As a side note, the United States Marine Band, which Sousa led, has an interesting background in and of itself. It is also known as “The President’s Own” band. It was founded in 1789 by an Act of Congress and charged with the purpose of providing music for the President and the Commandant of the Marine Corps. The band’s first performance was before President John Adams in the yet unfinished White House on New Year’s Day in 1801, and it has performed at every Presidential Inauguration since Thomas Jefferson’s in 1802. Sousa was the Band’s 17th Director, and he is credited with raising its performance level to that of a world class band. The Band currently performs an average of 200 times each year. That includes an annual nationwide concert tour which was initiated by John Philip Sousa. Not only did Sousa conduct the “President’s Own” Marine Corps Band, but he served as the Sixth Army Corps Musical director during the Spanish-American War, and organized bands at the Great Lakes Naval Training Station as well.

John Philip Sousa was a true patriot with more than 19 years of military service and an obvious passion for writing patriotic music. His works include The Trooping of the Colors, The Liberty Bell, The Invincible Eagle, and Hail to the Spirit of Liberty.  He was known for wearing a military style uniform resplendent with medals. At the time of his death, the New York Times reported that he had the largest collection of music related medals in the world. He was a Mason, a member of the Sons of the Revolution, and the Army and Navy Gridiron Clubs of Washington, D.C.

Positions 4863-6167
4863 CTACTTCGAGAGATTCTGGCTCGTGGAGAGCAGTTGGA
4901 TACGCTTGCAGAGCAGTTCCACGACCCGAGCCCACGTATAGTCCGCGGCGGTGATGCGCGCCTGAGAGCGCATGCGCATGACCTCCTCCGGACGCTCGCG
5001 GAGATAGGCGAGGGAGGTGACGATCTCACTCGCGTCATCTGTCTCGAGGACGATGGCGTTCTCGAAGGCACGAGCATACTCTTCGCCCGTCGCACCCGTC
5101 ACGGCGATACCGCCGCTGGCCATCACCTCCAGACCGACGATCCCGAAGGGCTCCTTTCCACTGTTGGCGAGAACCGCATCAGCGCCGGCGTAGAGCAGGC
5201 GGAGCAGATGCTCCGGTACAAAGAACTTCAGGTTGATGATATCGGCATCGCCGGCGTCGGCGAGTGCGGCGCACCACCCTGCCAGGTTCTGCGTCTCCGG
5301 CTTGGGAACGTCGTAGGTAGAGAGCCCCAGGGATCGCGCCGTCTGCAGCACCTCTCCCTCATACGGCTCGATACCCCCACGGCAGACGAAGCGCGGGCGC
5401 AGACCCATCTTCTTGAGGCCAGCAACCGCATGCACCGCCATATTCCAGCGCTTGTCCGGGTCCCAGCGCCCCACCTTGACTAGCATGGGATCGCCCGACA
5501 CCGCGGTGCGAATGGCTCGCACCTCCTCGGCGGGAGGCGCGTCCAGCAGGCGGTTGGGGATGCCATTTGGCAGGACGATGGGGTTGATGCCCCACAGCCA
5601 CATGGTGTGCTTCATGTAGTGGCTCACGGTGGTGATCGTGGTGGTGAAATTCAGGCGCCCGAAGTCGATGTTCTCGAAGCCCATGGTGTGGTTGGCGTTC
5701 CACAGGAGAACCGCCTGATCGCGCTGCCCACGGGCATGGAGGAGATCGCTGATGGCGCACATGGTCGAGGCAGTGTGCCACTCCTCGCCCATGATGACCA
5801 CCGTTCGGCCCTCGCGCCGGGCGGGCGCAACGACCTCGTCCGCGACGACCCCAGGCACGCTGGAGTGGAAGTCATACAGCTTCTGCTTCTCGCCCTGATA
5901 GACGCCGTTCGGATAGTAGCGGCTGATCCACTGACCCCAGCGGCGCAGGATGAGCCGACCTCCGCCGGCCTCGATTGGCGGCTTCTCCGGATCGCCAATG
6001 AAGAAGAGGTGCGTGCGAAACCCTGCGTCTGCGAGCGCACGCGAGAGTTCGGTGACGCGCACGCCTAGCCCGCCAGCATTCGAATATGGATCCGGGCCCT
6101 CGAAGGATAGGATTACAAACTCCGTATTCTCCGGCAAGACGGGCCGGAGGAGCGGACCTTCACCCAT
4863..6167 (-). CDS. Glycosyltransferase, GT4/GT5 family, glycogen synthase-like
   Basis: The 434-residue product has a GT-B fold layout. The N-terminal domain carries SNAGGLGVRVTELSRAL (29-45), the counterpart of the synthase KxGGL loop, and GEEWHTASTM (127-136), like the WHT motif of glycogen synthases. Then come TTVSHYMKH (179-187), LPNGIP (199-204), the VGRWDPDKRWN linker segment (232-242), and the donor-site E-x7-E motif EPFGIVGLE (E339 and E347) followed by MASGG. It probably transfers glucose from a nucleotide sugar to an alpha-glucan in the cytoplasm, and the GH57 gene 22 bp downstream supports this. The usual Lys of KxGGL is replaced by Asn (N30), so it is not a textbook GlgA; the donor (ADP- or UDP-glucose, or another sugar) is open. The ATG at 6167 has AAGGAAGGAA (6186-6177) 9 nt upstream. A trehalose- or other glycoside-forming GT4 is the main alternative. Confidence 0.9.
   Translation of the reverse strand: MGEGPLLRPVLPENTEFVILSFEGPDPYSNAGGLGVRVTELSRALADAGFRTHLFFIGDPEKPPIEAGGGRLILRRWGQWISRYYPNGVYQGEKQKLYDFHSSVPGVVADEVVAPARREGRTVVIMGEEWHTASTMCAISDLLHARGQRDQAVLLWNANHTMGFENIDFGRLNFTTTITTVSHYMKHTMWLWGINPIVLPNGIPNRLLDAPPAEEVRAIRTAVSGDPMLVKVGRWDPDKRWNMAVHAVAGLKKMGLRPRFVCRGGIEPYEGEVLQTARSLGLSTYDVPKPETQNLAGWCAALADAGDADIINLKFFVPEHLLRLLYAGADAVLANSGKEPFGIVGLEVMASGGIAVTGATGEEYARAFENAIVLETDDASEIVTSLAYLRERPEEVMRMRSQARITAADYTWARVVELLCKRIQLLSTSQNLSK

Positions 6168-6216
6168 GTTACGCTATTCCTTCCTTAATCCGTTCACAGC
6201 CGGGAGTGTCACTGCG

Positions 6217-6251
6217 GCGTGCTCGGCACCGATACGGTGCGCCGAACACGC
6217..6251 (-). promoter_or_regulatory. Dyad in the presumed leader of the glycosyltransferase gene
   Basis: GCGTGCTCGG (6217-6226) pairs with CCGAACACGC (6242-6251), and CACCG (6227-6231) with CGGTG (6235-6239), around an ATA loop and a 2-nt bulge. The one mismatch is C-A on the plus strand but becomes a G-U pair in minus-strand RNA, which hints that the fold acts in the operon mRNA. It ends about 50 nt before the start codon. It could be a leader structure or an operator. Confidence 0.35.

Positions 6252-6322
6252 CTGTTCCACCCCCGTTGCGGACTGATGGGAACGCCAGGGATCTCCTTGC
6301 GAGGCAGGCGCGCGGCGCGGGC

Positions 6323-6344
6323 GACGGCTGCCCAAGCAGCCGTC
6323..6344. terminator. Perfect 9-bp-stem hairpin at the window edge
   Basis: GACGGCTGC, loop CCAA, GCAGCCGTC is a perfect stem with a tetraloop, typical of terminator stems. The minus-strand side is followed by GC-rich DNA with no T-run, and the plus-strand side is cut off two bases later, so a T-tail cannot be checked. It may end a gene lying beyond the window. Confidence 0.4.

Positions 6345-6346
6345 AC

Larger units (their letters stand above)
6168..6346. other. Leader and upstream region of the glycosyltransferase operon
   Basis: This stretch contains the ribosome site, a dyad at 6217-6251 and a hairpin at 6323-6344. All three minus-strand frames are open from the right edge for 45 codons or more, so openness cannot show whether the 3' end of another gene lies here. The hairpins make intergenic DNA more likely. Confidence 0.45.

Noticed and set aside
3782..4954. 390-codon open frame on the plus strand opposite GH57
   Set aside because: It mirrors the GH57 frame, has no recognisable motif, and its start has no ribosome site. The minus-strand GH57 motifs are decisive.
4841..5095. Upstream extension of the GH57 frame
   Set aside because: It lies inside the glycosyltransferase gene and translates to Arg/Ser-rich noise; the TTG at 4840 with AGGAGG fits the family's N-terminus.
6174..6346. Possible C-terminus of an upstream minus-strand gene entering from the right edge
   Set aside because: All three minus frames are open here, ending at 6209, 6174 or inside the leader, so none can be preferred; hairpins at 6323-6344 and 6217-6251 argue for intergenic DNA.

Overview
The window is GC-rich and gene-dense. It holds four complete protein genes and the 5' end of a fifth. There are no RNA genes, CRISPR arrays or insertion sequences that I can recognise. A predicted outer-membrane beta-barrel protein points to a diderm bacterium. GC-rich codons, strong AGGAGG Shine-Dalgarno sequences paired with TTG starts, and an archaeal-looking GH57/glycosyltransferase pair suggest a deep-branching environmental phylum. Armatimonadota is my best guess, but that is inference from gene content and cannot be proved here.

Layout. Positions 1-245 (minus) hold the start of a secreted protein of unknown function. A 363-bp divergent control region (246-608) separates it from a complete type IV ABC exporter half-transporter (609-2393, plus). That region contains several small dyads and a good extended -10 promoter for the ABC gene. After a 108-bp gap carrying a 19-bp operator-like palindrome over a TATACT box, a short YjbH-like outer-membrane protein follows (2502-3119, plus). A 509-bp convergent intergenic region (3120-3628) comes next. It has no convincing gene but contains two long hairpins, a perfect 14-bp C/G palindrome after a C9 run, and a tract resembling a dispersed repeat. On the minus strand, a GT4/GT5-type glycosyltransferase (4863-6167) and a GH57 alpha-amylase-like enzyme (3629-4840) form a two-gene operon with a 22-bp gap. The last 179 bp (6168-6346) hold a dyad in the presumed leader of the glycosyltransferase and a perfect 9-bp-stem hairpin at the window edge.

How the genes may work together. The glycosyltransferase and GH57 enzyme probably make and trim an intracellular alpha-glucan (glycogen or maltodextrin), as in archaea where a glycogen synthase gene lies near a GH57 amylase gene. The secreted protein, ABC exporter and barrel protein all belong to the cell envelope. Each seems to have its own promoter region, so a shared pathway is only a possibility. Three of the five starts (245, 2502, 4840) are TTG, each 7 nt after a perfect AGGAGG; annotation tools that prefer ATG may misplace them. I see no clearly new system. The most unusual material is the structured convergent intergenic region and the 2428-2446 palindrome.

In 1892, Sousa was convinced by David Blakely to resign from the Marines, and form his own band. It was to be the first of two life changing inspirations that Blakely would provide for Sousa. The band that Souse constructed was somewhat of a combination between a band and an orchestra. He discussed the thinking behind the band that he put together in a 1911 interview: “I had before me four distinct bodies, comprising the instrumental combinations, to select from. First, the purely brass band. Second, the so-called military band, differing in its composition in every country…Thirdly, the beer hall or casino string band…and fourthly, the symphony orchestra containing all the essentials for a perfect performance of the classical writers. I realized that each of these musical bodies was hemmed in by hide-bound tradition and certain laws as unchanging as those of the Medes and Persians. I carefully weighted the conditions surrounding these musical bodies and their governing influences and concluded to form a fresh combination in which I would be untrammeled by tradition and in a position to cater for the millions rather than the few…”